Residents should feel obligated to donate

By Kevin Wilson: FNNM Columnist

I was renting a movie a few weeks ago, and the clerk asked me, “Would you like to donate a dollar to the Muscular Dystrophy Association?”

That evening, I agreed and the clerk told me to write my name on the card “so people will know what a sweetheart you are.” As always, I signed off as Regis Philbin.

OK, I don’t always do that. Sometimes I’m Ryan Seacrest, sometimes Justin Timberlake. I never write my real name because I don’t think recognition is a rightful goal or side effect of charity. Recognition belongs in charity on the rare circumstance you are famous and your name inspires people to give.

The words “Kevin” and “Wilson” might not stimulate charity at any point. I’m hoping another word – obligation – is enough as many in eastern New Mexico need help.
Browse our recent newspapers or our Web sites, and you can see numerous stories relating to the tornadoes that hit Clovis and Logan.

You’ll also find stories of people who lost. Maybe they lost their homes, or the food in their refrigerator due to power outages.

Cutting a check is a great way to help, but it’s not the only way. I spent Tuesday morning in my apartment, asking myself, “What do I not need that somebody else does?” So far, the answer is $6.50 in a change jar, eight unwrapped four-packs of AA batteries and mailing tape.

True, it’s not much. But maybe the $6.50 is a meal for somebody who can’t cook because his power’s out. Maybe the batteries power a CD player so a kid can get lost in music instead of tragedy. And maybe the tape helps somebody temporarily fix something until a recovery or insurance check arrives.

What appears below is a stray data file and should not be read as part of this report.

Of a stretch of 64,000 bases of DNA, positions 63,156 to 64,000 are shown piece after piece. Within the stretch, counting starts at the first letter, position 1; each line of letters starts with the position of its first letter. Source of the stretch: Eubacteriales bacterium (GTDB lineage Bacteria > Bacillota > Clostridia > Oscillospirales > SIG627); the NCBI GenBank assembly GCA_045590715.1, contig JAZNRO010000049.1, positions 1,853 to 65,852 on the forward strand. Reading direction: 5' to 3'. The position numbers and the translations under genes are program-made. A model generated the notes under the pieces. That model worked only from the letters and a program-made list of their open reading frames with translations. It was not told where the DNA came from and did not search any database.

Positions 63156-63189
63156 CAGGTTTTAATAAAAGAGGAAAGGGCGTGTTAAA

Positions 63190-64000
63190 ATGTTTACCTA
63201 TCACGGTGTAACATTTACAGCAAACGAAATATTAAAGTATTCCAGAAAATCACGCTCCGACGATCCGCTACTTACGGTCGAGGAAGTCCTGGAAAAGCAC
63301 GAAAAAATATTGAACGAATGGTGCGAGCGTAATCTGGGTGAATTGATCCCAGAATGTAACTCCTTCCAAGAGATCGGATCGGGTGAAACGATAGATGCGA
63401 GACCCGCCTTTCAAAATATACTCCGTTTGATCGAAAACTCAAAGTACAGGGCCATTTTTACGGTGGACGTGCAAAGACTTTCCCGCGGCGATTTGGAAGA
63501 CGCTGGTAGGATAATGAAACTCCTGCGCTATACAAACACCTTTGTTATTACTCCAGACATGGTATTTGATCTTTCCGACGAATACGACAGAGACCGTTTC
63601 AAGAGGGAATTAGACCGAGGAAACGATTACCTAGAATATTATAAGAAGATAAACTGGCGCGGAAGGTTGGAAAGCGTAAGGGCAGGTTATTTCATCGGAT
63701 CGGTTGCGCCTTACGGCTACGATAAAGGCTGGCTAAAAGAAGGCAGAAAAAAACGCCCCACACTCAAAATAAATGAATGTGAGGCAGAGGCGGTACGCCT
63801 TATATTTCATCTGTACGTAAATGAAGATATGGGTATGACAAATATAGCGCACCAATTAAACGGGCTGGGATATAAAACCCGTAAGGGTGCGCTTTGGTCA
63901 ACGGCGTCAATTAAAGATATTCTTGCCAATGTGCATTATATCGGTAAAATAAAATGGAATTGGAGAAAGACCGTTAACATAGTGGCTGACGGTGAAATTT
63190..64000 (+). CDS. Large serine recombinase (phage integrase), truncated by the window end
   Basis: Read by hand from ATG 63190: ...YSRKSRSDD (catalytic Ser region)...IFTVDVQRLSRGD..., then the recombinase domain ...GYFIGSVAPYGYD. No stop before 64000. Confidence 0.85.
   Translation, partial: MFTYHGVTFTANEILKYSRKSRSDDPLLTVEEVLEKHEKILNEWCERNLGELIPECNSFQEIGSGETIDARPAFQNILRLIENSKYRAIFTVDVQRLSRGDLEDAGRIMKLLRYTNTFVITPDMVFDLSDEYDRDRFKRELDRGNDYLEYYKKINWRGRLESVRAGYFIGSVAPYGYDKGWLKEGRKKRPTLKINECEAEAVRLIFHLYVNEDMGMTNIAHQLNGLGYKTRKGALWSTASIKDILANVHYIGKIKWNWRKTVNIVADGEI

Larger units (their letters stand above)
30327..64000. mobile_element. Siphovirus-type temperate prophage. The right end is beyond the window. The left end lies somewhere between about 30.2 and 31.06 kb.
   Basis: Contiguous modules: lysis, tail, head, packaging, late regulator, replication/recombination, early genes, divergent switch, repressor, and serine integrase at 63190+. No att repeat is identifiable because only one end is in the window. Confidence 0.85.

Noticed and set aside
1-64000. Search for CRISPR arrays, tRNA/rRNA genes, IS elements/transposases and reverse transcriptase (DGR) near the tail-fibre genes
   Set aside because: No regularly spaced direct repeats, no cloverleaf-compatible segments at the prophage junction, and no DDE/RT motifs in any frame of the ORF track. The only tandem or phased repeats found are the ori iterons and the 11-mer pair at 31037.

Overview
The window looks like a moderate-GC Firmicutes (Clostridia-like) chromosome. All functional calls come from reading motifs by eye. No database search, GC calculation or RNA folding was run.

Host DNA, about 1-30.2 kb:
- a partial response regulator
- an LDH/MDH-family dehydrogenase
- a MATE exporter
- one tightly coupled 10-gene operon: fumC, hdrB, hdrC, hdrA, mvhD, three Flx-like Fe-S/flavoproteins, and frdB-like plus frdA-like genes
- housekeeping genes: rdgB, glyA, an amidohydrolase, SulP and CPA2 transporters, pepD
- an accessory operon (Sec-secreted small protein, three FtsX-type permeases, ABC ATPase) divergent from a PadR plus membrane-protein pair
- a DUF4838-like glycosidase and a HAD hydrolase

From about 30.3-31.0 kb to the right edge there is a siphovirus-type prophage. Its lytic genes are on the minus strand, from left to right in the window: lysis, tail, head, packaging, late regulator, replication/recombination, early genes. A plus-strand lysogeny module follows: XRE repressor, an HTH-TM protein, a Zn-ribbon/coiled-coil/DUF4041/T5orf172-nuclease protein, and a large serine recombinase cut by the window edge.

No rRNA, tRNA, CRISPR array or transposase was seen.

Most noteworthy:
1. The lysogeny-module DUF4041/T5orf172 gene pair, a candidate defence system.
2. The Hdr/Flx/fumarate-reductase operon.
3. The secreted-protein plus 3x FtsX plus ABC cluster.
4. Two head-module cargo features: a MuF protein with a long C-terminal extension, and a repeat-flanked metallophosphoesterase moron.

One of my friends said I was sweet when I told her I was finding items for charity. I disagreed, and said I was obligated. Saturday saw Clovis’ streets full of people riding in their undamaged vehicles, taking pictures with their expensive digital cameras, so I doubt I’m the only one who’s obligated.

I’m confident the area will come through, because it’s got a great history of pooling small gifts into miracles.

It wasn’t too long ago when Dora High students gave up $6,000 in prom funds to help pay funeral expenses for former classmate Clayton Stokes, who died in a car crash. Residents rewarded the gesture with nearly $17,000 in donations, catering and supplies so Dora could have a prom and a scholarship in Stokes’ name.

It was only months ago when James Bickley Elementary students were robbed of $200 in pocket change they saved up to buy playground equipment. Residents found their change jars, and the kids ended up with $2,500.

A tornado trumps proms and playgrounds, and any eastern New Mexico resident with shelter and supplies probably has something extra. Find something you won’t miss, and find a way to get it to your friends and neighbors.

If anybody asks, tell them you’re obligated. Or if you’re embarrassed, tell them Regis Philbin sent you.